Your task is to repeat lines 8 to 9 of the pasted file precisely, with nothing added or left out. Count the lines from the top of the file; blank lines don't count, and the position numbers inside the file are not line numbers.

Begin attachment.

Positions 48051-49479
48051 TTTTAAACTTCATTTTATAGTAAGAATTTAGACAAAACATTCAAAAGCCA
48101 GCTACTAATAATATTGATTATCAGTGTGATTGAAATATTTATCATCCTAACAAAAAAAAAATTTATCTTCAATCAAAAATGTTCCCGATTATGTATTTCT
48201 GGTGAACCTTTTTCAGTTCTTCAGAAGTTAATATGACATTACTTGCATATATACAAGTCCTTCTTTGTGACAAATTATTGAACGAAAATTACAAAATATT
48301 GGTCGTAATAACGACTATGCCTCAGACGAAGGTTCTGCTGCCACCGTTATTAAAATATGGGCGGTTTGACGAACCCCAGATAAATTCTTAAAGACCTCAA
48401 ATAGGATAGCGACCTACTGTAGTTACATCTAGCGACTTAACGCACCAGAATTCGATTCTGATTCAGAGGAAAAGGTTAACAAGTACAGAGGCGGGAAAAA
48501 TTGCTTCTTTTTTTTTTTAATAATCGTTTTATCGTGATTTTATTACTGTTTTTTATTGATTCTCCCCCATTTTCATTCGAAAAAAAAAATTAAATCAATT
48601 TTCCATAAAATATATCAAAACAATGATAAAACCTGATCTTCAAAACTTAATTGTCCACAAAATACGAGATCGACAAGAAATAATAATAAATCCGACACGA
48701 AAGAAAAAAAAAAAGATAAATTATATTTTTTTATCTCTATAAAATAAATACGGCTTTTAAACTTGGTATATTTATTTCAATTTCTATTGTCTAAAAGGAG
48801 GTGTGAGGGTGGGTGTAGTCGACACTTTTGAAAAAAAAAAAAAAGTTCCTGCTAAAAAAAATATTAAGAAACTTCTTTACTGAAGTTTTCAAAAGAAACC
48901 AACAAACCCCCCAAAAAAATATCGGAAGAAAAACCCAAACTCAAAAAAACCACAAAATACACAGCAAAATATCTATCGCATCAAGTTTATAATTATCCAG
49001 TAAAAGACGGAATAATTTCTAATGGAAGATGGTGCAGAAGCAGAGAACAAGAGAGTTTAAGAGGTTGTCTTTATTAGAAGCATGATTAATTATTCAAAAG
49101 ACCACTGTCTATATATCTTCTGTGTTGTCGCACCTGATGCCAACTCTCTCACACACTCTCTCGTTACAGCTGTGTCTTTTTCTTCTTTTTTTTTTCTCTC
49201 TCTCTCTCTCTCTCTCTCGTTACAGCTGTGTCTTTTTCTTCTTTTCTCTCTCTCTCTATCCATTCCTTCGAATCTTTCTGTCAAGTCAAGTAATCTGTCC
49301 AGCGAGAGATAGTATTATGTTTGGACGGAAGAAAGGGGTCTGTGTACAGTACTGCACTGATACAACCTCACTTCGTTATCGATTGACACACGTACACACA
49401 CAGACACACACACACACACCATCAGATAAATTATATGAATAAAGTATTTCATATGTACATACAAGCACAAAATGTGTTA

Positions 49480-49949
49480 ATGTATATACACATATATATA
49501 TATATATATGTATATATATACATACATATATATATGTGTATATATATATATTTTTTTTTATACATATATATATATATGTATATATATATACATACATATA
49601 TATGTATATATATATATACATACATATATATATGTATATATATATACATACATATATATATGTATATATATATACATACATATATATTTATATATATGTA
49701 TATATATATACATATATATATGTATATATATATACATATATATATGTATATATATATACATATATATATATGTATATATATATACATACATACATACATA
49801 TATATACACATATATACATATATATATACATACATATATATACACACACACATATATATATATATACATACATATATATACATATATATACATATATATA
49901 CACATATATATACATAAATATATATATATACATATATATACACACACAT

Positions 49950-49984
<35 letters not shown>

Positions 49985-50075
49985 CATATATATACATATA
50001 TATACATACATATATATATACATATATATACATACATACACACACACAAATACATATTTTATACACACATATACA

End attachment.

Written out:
48601 TTCCATAAAATATATCAAAACAATGATAAAACCTGATCTTCAAAACTTAATTGTCCACAAAATACGAGATCGACAAGAAATAATAATAAATCCGACACGA
48701 AAGAAAAAAAAAAAGATAAATTATATTTTTTTATCTCTATAAAATAAATACGGCTTTTAAACTTGGTATATTTATTTCAATTTCTATTGTCTAAAAGGAG